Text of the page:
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Hoffmann, R. A wiki for the life sciences where authorship matters. Nature Genetics (2008)

Biphasic kinetics of sarcoplasmic reticulum Ca2+-ATPase and the detergent-solubilized monomer.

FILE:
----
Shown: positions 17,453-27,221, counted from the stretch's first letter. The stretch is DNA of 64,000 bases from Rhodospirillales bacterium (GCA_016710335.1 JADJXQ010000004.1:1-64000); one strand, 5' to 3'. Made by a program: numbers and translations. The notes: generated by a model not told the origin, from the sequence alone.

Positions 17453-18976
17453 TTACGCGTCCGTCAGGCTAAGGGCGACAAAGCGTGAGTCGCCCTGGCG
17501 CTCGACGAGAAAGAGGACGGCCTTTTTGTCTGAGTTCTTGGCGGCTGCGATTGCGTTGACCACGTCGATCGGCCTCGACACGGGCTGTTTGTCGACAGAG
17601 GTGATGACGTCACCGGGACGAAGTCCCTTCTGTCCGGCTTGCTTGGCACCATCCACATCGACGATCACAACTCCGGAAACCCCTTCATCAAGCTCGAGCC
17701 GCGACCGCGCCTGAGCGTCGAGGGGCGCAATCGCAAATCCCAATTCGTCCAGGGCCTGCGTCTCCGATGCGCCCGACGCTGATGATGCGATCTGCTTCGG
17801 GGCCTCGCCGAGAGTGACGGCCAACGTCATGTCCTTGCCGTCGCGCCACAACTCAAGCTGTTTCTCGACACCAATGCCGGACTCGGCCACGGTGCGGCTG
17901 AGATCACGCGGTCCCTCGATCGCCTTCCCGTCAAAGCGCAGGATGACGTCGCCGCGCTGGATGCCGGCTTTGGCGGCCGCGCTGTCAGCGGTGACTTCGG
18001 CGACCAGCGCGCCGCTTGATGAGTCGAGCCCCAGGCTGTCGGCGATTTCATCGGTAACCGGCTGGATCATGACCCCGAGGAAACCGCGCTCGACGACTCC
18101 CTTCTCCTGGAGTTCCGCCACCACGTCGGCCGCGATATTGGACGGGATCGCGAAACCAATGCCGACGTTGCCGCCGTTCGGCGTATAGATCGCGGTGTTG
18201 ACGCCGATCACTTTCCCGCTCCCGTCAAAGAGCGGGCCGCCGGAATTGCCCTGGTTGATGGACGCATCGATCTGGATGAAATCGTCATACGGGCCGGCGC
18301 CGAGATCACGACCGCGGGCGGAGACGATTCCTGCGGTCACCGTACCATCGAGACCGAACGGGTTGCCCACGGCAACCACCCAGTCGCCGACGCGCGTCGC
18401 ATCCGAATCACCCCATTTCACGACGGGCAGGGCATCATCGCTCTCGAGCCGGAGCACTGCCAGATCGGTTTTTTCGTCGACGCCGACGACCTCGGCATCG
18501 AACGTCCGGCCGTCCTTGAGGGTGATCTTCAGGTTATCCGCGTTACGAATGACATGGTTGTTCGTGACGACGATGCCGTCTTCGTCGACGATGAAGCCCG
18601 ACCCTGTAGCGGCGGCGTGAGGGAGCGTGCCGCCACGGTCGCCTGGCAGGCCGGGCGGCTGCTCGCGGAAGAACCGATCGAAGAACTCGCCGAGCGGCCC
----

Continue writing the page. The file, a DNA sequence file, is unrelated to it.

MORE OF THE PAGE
The mechanism of ATP hydrolysis was studied at 0 degrees C and pH 7.5 using purified leaky vesicles of sarcoplasmic reticulum Ca2+-ATPase and enzyme solubilized in monomeric form with high concentrations of octaethylene glycol monododecyl ether (C12E8). The enzyme reaction of membranous Ca2+-ATPase was characterized by an initial burst in the hydrolysis of ATP and modulated by millimolar concentrations of ATP. For detergent-solubilized Ca2+-ATPase no burst and moderate low affinity modulation was observed, but the reaction was activated both at low (phosphorylating) and intermediate (K0.5 = 0.06 mM) ATP concentrations. A study of the partial reactions indicated that the effects of detergent and ATP were attributable to activation of the E1P----E2P transition which was rate-limiting. E32P dephosphorylation of membranous Ca2+-ATPase and the detergent-solubilized monomer comprised both a slow and a rapid component. The inhibitory effect of high Ca2+ was correlated with the development of a dominant contribution of slow phase dephosphorylation and with ATP-induced extra binding of Ca2+ binding which presumably takes place at the phosphorylation site (ECaP). Ca2+ was bound with lesser affinity to detergent-solubilized Ca2+-ATPase but with qualitatively the same characteristics as to membranous ECaP. Either Ca2+ or Mg2+ was required for dephosphorylation, also after detergent solubilization. It is concluded that ATP hydrolysis occurs by the same steps for membranous and monomeric Ca2+-ATPase and involves formation of either EMgP or ECaP as reaction intermediates, leading to biphasic kinetics, which, therefore, cannot be taken as evidence of an oligomeric function of the enzyme.[1]


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